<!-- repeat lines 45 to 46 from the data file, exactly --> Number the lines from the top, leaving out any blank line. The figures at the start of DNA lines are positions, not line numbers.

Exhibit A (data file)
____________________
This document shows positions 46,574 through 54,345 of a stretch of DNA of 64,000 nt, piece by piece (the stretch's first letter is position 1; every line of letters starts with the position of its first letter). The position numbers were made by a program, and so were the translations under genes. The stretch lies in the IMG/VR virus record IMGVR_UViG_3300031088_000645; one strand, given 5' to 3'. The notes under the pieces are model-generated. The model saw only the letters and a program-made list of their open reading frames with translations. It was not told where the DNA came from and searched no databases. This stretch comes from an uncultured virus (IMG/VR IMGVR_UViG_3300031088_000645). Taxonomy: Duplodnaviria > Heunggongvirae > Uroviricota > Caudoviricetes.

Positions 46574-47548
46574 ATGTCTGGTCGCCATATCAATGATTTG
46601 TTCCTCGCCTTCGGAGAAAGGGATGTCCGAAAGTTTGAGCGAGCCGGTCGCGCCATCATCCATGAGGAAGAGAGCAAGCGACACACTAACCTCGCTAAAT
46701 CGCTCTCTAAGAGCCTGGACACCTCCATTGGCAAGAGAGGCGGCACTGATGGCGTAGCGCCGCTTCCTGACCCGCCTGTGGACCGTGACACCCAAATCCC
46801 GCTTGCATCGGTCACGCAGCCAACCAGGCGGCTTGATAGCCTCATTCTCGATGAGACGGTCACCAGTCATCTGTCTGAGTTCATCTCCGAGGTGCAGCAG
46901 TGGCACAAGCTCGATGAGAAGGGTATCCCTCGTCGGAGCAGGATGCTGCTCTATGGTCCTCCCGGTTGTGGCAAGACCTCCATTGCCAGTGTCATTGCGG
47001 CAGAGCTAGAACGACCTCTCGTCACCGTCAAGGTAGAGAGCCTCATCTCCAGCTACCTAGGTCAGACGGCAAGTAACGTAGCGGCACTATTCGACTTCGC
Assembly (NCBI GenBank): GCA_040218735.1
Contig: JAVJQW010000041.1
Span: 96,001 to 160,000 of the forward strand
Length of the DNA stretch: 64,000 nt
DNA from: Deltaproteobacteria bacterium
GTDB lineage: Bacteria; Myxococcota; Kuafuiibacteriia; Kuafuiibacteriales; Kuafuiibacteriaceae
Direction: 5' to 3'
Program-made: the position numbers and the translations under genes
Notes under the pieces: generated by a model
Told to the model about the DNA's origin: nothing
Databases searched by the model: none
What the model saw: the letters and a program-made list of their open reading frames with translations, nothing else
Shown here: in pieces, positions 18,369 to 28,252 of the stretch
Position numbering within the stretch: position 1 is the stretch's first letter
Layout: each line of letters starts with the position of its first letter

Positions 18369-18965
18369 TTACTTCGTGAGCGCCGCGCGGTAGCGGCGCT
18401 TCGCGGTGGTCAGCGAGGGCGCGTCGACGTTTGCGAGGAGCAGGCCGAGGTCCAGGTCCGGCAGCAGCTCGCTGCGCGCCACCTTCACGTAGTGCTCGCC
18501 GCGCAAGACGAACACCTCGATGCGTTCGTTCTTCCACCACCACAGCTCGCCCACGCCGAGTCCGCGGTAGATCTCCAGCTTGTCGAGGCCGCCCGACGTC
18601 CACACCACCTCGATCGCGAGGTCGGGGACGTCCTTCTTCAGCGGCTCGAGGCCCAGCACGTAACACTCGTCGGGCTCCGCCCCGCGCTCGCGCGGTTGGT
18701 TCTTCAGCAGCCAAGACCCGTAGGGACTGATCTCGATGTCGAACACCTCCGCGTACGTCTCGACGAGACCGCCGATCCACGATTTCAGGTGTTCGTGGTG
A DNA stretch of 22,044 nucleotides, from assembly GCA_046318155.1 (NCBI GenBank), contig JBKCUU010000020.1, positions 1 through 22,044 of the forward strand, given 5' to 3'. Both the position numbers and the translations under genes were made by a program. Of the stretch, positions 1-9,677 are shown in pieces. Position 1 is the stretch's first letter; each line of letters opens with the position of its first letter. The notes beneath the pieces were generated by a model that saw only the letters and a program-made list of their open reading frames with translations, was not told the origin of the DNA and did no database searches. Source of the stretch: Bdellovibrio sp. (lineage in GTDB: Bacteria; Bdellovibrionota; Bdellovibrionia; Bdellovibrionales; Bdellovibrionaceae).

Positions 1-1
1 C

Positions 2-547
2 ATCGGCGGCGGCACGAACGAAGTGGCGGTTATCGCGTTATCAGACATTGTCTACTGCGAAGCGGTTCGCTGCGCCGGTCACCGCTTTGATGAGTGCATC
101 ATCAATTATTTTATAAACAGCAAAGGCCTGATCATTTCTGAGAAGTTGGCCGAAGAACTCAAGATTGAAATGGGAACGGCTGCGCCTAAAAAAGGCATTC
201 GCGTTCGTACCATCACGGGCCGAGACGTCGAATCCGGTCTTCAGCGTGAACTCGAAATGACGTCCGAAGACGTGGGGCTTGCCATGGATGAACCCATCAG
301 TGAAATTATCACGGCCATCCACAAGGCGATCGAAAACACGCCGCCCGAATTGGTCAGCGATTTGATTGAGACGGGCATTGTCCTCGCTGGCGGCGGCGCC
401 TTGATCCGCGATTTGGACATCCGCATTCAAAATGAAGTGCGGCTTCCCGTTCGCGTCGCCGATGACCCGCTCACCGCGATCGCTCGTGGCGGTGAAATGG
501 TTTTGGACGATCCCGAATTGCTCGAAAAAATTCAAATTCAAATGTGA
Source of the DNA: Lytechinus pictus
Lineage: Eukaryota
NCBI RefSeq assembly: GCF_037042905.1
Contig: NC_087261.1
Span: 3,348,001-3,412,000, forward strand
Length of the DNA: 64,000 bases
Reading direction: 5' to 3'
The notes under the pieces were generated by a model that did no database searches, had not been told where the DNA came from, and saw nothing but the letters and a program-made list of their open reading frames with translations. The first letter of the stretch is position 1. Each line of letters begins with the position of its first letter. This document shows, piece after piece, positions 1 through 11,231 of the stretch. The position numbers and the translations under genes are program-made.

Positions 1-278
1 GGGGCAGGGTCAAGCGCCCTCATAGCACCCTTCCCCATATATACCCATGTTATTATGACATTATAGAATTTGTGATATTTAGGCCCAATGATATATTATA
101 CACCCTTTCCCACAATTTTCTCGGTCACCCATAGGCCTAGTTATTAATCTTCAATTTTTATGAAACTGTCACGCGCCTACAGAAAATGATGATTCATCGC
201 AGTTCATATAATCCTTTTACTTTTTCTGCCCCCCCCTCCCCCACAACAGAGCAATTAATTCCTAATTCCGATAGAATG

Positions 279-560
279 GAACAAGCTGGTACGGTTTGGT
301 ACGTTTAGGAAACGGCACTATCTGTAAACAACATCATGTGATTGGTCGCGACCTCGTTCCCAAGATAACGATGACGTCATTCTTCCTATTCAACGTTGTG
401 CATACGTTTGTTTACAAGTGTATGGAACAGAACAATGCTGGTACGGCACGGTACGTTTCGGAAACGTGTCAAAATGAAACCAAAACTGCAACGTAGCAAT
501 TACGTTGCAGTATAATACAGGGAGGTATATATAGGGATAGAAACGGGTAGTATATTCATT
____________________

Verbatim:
Length of the DNA: 64,000 bases
Reading direction: 5' to 3'